The PLANTS Database provides standardized information about the vascular plants, mosses, liverworts, hornworts, and lichens of the U.S. and its territories. It includes names, plant symbols, checklists, distributional data, species abstracts, characteristics, images, crop information, automated tools, onward Web links, and references. This information primarily promotes land conservation in the United States and its territories, but academic, educational, and general use is encouraged.
The goal of the Species 2000 project is to create a validated checklist of all the world's species (plants, animals, fungi and microbes). This is being achieved by bringing together an array of global species databases covering each of the major groups of organisms. Each database covers all known species in the group, using a consistent taxonomic system. The participating databases are widely distributed throughout the world and currently number 52. The existing global species databases presently account for some 60% of the total known species, so substantial investment in new databases will be needed for full coverage of all taxa to be achieved.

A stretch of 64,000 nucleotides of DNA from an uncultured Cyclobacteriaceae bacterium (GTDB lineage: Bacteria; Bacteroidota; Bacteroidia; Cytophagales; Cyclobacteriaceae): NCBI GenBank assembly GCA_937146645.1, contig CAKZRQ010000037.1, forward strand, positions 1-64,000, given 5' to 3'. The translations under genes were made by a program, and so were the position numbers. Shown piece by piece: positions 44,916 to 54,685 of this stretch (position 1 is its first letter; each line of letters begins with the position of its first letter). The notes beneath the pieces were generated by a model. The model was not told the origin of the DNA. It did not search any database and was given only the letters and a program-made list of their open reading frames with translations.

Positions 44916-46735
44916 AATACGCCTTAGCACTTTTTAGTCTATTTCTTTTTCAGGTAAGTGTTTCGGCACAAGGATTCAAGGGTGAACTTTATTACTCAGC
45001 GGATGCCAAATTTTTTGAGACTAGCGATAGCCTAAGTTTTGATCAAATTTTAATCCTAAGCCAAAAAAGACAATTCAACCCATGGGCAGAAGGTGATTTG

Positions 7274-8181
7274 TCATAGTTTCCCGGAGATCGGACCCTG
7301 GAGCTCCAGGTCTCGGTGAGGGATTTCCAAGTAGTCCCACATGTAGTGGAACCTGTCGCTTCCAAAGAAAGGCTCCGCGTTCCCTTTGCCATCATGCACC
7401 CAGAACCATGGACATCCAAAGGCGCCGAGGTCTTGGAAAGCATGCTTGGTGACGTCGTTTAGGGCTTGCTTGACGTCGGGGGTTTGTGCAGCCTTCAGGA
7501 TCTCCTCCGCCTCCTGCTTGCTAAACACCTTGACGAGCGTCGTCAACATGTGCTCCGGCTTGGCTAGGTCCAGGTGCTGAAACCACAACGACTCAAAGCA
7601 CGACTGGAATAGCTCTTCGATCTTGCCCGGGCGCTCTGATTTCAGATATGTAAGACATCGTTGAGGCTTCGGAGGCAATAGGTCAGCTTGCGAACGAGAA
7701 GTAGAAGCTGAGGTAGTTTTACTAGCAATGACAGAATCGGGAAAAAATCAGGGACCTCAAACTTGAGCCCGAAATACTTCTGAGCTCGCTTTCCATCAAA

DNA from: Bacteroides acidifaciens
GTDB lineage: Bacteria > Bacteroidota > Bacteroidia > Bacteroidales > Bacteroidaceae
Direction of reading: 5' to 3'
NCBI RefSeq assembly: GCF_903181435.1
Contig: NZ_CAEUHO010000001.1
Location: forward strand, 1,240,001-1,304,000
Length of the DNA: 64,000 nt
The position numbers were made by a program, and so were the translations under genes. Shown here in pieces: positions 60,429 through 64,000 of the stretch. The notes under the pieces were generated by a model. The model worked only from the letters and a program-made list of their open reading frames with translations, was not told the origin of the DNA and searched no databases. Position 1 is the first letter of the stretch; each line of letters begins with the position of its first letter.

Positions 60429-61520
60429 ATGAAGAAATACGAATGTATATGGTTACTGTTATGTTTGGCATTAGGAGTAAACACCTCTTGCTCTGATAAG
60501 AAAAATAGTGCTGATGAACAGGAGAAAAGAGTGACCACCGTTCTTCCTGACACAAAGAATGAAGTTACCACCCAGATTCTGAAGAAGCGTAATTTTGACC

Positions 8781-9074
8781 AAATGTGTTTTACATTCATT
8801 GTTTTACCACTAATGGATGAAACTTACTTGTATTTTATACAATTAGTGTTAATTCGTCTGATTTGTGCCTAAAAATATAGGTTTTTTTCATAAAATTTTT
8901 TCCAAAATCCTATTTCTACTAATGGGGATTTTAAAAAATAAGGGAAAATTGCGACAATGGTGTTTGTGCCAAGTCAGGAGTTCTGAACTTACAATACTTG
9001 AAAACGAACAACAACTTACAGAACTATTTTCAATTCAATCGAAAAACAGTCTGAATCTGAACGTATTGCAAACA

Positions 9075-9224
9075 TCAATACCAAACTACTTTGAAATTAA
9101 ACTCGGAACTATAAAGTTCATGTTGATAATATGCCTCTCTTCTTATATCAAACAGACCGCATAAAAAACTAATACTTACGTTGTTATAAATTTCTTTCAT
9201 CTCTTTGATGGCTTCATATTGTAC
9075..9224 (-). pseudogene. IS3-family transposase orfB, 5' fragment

SEPASAL is a database and enquiry service about useful "wild" and semi-domesticated plants of tropical and subtropical drylands, developed and maintained at the Royal Botanic Gardens, Kew. By "useful" we mean plants which humans eat, use as medicine, feed to animals, make things from, use as fuel, and many other uses. We focus on drier parts of the world because these are home to one sixth of the world's population, in some of the poorest countries. To search this database requires free registration.
TROPICOS® was originally created for internal research but has since been made available to the world’s scientific community. All of the nomenclatural, bibliographic, and specimen data accumulated in MBG’s electronic databases during the past 25 years are publicly available here. This system has over one million scientific names and 3.5 million specimen records.
This Checklist gives information on the accepted scientific names and synonyms of selected plant families. It allows you to search for all the scientific names of a particular plant, or the areas of the world in which it grows (distribution). The checklist includes 151 Seed Plant families (View list of included families or reviewers). Different families are in different stages of review as indicated in the family list.